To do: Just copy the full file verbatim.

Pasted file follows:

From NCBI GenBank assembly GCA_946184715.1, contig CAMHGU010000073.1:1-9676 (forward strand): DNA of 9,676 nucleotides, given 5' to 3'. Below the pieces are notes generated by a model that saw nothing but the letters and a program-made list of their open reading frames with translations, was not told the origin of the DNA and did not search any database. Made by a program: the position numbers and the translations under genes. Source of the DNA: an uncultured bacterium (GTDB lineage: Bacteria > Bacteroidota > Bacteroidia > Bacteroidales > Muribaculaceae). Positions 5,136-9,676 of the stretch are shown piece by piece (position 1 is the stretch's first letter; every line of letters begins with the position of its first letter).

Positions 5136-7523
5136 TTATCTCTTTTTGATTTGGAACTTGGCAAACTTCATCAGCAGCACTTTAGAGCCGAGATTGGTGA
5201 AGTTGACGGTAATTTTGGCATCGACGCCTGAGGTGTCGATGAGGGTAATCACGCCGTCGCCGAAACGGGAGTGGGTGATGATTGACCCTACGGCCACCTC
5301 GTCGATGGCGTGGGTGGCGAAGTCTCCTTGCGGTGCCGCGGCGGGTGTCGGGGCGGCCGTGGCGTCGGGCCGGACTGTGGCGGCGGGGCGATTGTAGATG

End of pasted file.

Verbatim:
From NCBI GenBank assembly GCA_946184715.1, contig CAMHGU010000073.1:1-9676 (forward strand): DNA of 9,676 nucleotides, given 5' to 3'. Below the pieces are notes generated by a model that saw nothing but the letters and a program-made list of their open reading frames with translations, was not told the origin of the DNA and did not search any database. Made by a program: the position numbers and the translations under genes. Source of the DNA: an uncultured bacterium (GTDB lineage: Bacteria > Bacteroidota > Bacteroidia > Bacteroidales > Muribaculaceae). Positions 5,136-9,676 of the stretch are shown piece by piece (position 1 is the stretch's first letter; every line of letters begins with the position of its first letter).

Positions 5136-7523
5136 TTATCTCTTTTTGATTTGGAACTTGGCAAACTTCATCAGCAGCACTTTAGAGCCGAGATTGGTGA
5201 AGTTGACGGTAATTTTGGCATCGACGCCTGAGGTGTCGATGAGGGTAATCACGCCGTCGCCGAAACGGGAGTGGGTGATGATTGACCCTACGGCCACCTC
5301 GTCGATGGCGTGGGTGGCGAAGTCTCCTTGCGGTGCCGCGGCGGGTGTCGGGGCGGCCGTGGCGTCGGGCCGGACTGTGGCGGCGGGGCGATTGTAGATG